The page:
Mixing method If you employ the heat from the test body for heating water, you dip the body, heated to a given temperature, into a measured quantity of water at a given temperature and measure the water's change of temperature. Therefore the water calorimeter of Regnault 1840 has two parts (Fig. 395): A chamber B, heated by steam, which heats the test body A (in a little basket) and the actual calorimeter vessel D, into the water of which you dip the body afterwards. dd is an isolating water layer between B and D. If the body has at first the temperature t10 and the water the (lower) temperature t20, the body loses heat to the water until both have the same temperature. The water has then heated up by (t3 - t2)º, the body cooled down by (t1 - t3)º. If m g is the amount of water, it has taken in m(t3 - t2) cal (every gram for every degree temperature rise 1 cal). The water has received this heat from the body, whence , if it cools by (t1 - t3)º, it loses (t3 - t2) cal. Therefore it must take in the same amount of heat, in order to heat up by (t1 - t3)º. If the mass of the body is M g, the observation yields: In order to heat M g of the body by (t1 - t3)º, you require m(t3 - t2) cal; in order to heat up 1 g of it by 1º, you need [m(t3-t2)]/[M(t1-t3) cal. This number is its specific heat.

The walls of the vessels and the thermometer also heat up and heat is lost by heat exchange of the calorimeter with its environment, In order to correct for this, you must discover the water values of the calorimeter and of the thermometer; you must also allow for the loss of heat to the outside.

The above expression for the specific heat also yields the mixing temperature x, if you measure different quantities of water at different temperatures with each other. Imagine that the test body has been replaced by water. Since the specific heat of water is 1 and the temperature, previously denoted by t3, is now the unknown mixing temperature x, you have the equation

1 = [m(x - t2)]/[M(t1 - x) or x = (Mt1 + mt2)/(M + n) degree.

For example, if you mix 10 g water at 30º with 8 g water at 20º, you obtain 18 g water at

x = [10·30 + 8·20]/[10 + 8] = 25.5º.

This is Richmann's Rule. It is generally applicable to mixing of substances of equal specific weight. In order to measure the specific heat at very low temperatures, you heat the substance electrically as a massive block (worse conducting substances in an air tight silver container filled with hydrogen) by a thin platinum wire. You compute the introduced heat using the current intensity and the resistance of the wire. After turning off the heating, the wire serves as a very sensitive resistance thermometer for the determination of the increase in temperature. During the measurement, the substance of the filled silver container hangs in a well evacuated glass container (Fig. 396), which is surrounded by liquid air or liquid hydrogen. The absence of a gas, that is, also of heat convection and the complete absence of radiation at the deep temperature allows very exact measurements of the true (not mean!) specific heat. - At higher temperatures, Nernst employed a copper calorimeter (Fig. 397), made out of a block weighing about 400 g, which has a long hole for the substance. Good heat conductivity gives the copper block K the same temperature everywhere. In order to remove heat from the environment, it is installed in the Dewar container D.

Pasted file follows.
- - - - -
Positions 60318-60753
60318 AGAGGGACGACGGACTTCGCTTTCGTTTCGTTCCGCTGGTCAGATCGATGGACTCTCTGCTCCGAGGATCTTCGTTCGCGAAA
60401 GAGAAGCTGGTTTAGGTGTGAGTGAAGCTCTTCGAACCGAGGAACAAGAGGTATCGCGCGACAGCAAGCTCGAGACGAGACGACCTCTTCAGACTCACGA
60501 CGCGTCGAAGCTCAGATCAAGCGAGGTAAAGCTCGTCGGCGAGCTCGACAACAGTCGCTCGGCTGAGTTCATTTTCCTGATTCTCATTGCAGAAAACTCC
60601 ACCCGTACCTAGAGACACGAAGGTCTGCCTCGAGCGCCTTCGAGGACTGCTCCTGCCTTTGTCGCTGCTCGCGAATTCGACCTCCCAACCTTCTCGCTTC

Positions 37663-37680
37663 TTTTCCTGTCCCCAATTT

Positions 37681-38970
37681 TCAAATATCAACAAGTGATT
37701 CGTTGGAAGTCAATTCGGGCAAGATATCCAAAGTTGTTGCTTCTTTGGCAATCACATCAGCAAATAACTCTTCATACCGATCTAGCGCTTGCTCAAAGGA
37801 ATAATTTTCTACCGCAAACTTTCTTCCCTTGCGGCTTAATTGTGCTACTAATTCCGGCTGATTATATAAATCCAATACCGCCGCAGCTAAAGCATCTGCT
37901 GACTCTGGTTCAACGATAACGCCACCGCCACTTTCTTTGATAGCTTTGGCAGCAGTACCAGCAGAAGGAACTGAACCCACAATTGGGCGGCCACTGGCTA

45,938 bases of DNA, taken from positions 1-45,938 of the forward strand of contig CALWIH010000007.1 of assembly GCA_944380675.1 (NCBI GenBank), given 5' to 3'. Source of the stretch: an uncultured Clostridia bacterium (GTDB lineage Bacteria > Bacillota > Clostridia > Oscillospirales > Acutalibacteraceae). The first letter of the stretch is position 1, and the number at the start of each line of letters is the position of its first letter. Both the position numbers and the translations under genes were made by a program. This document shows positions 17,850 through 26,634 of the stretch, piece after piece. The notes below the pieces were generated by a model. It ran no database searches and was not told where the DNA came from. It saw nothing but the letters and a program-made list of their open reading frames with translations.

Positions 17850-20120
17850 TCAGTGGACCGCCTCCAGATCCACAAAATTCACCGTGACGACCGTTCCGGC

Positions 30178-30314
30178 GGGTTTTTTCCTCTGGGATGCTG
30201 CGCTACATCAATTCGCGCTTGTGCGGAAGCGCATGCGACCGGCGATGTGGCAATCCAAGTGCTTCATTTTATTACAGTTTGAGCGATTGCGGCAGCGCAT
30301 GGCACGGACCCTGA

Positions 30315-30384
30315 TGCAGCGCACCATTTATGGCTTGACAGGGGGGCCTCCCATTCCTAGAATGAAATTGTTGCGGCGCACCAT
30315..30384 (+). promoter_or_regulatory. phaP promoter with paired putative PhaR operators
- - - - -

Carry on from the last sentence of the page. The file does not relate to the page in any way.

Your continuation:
Measurement of the specific heat of gases

While you can determine cv experimentally, it is in most cases simpler to find cp. The theory yields cp - cv as well as cp/cv, whence cv can be computed. Formerly (Regnault), in order to measure cp, a measured quantity of the gas was first heated to a given starting temperature - fed it through a spiral tube inside a water calorimeter.The volume of the gas, its initial and final temperature and the increase in temperature of the calorimeter water yield then cp.

Just as exact as the best other methods, possibly even superior to them (Eucken) is the method of stationary, electrically heated gas flow (applied in the principle of Callendar for the measurement of the specific heat of fluids, 1902). At the present time (1935), precision measurements were done by it: In the flow of gas lies an electrical heater, protected against loss of heat,. The temperature is determined just ahead of it and just behind it by means of a platinum thermometer. The temperature difference, the gas velocity (cm³/sec) and the electrical performance yield directly cp. Fig. 398 shows the instrument, made (apart from the heating element H) out of glass. A, B, C are protective covers against heat loss, P1 and P2 thermometers. The bounds between which the instrument has been employed hitherto (1935) are - 180ºC (Scheel) and 500ºC (Haber). At room temperature and 1 atm, cp has the values:

 air 0.241 hydrogen 3.41 oxygen 0.218 chlorine 0.124 nitrogen 0.249 helium 1.25

The fraction cp/cv = k can be determined by simple methods on the basis of theoretical considerations. For air, the velocity of sound yields k = 1.40 and approximately the same result follows from measurements by means of an experimental method due to Clément and Charles Bernhard Désormes 1819. Their specific heat at constant volume is thus: 2.41/cv = 1.40, that is, cv = 0.172, that is, it is considerably smaller than at constant pressure. The value of k for oxygen, hydrogen and nitrogen agrees almost with that for air, that for composite gases deviates considerably. For example, k has the values:

 carbonic acid 1.3 nitrous oxide 1.28 hydrogen sulphide 1.34